The week in industry: Novartis responds to FDA statement on data integrity of ZOLGENSMA®

This week: Automated sample preparation system for cryo-electron microscopy released, orphan drug designation granted for an investigational treatment for Dravet syndrome and exosome patents issued in Europe and the US.

Aug 08, 2019
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This week's industry news:  

Novartis responds to FDA statement on data integrity of ZOLGENSMA® Automated sample preparation system for cryo-EM released
Orphan drug designation granted for investigational treatment for Dravet syndrome
Exosome patents granted in Europe and the US


Novartis responds to FDA statement on data integrity of ZOLGENSMA®

After the US FDA released comments questioning the integrity of data of ZOLGENSMA® from Novartis (Basel, Switzerland), indicating that some data may have been manipulated, Novartis have responded that they are completely confident in the safety, quality and efficacy of the drug.

The FDA’s statement comes after AveXis (IL, USA) disclosed to the FDA – and subsequently other health authorities – that some data submitted may have not been as accurate as previously thought. However, despite this the FDA has said they still supports the continued marketing of Zolgensma.

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Automated sample preparation system for cryo-EM released

TTP Labtech (Cambridge, UK), has introduced chameleon, an automated sample preparation system for cryo-electron microscopy (cryo-EM). The company has developed the system to allow the reliable and scalable application of cryo-EM in protein research for drug discovery. Automation – vs the standard approach – negates the need to undergo the technically demanding and often manual process of sample preparation.

“We are extremely excited to be launching the chameleon system, which enables high quality, repeatable preparation of samples for cryo-electron microscopy. This technology will enable scientists to improve data quality and significantly reduce the time required to prepare protein samples for imaging,” commented David Newbie, Managing Director of TTP Labtach.

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Orphan drug designation granted for investigational treatment for Dravet syndrome

The US FDA has granted orphan drug designation to STK-001, the lead product candidate from Stoke Therapeutics (MA, USA). This investigational drug – a proprietary antisense oligonucleotide – is indicated for the treatment of Dravet syndrome, a genetic form of epilepsy. This decision from the FDA comes after preclinical data from Stoke demonstrates the proof-of-mechanism for STK-001.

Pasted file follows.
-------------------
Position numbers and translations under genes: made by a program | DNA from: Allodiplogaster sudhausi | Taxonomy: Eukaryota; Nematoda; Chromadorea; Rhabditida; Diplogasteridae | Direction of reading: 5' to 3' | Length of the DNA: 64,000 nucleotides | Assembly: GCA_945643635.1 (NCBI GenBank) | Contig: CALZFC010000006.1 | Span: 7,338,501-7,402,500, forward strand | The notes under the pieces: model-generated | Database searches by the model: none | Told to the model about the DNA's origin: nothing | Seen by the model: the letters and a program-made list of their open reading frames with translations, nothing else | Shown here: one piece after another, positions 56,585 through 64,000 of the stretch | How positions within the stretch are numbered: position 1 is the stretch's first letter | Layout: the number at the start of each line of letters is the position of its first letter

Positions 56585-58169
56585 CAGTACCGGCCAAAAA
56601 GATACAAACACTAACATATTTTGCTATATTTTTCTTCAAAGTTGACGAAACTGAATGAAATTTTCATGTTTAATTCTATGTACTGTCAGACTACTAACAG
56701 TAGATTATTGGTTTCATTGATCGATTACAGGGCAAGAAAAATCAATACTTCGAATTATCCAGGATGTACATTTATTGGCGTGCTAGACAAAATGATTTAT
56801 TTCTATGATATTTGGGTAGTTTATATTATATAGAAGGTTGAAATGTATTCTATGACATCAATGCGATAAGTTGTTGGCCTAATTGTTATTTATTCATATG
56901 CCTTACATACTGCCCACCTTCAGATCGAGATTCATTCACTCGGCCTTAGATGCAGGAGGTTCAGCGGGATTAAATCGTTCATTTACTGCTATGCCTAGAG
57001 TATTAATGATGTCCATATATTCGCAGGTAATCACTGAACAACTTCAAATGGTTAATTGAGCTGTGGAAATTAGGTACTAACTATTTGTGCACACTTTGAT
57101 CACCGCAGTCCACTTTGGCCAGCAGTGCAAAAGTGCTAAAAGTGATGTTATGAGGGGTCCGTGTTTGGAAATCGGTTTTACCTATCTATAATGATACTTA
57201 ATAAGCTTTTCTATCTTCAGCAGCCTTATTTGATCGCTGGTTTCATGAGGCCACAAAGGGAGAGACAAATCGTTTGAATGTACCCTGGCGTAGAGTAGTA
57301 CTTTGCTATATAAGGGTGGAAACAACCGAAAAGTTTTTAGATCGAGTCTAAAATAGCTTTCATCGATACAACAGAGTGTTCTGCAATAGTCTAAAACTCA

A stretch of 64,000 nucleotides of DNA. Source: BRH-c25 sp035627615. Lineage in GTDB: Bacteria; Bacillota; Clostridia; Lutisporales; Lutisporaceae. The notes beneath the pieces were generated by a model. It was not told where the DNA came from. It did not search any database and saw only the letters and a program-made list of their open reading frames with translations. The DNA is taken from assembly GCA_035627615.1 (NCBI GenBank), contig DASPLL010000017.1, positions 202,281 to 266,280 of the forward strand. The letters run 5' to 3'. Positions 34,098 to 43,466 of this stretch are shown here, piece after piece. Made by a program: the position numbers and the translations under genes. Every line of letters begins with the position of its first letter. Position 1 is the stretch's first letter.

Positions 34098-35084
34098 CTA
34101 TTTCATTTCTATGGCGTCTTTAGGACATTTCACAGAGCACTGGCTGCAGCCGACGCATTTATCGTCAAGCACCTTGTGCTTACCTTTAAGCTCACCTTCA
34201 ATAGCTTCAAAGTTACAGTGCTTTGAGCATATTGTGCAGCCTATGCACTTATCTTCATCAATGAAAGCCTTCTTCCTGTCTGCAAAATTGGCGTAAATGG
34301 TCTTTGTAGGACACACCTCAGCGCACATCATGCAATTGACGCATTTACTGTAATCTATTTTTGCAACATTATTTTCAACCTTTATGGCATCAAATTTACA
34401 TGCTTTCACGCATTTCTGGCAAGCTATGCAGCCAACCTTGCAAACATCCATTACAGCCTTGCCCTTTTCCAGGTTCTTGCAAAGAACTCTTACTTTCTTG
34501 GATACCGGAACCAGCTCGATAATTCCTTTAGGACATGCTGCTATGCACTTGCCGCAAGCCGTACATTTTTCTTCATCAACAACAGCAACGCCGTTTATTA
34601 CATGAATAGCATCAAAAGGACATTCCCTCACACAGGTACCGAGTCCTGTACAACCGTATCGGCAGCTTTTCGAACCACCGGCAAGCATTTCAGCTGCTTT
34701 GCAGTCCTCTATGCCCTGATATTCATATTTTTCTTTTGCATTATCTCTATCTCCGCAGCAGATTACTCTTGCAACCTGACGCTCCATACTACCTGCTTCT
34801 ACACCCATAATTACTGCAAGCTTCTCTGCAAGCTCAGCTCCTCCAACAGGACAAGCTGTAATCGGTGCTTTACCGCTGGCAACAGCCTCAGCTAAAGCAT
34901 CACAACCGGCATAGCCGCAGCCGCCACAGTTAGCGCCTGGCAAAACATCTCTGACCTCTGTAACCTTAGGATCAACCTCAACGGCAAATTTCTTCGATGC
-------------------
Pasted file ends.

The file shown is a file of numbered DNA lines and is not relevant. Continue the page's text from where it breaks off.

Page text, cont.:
“The need for a medicine that will treat the underlying cause of Dravet syndrome is clear to anyone who has seen the devastating effects of the disease, and the significant impact it has on patients and their families,” commented Barry S. Ticho, CMO of Stoke. “Our goal with STK-001 is to slow or even stop disease progression by treating the underlying cause of Dravet syndrome. STK-001 is designed to selectively upregulate one allele of the SCN1A gene to restore the protein expression to near-normal levels. We are on track to submit our investigational new drug application for STK-001 to the FDA in early 2020 and to begin a Phase I/II clinical study in the first half of the year.”

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Exosome patents granted in Europe and the US

In a move that will reinforce the company’s position within exosome-mediated RNA therapeutics and targeted exosome drug delivery space, Evox Therapeutics (Oxford, UK) has been granted three patents in both the US and Europe. Two of the three patents cover exosomes containing genetic material (e.g. RNAi agents) and targeting exosomes to tissues of interest – both of these being in the US. The latest patent has been issued in Europe and gives exclusive rights to the company for the loading of exogenous genetic materials into exosomes, as well as targeted exosome-mediated delivery to tissues and organs of interest.

“We are pleased to have been granted these important, foundational patents that provide significant protection for our internal and partnered exosome therapeutics in the US and Europe. Over the past decade the Company and its founders have built a broad and deep intellectual property estate covering the key applications of exosome therapeutics, including delivery of RNA and protein-based drugs, targeted exosome delivery, and exosome manufacturing,” commented Antonin de Fougerolles, CEO of Evox.

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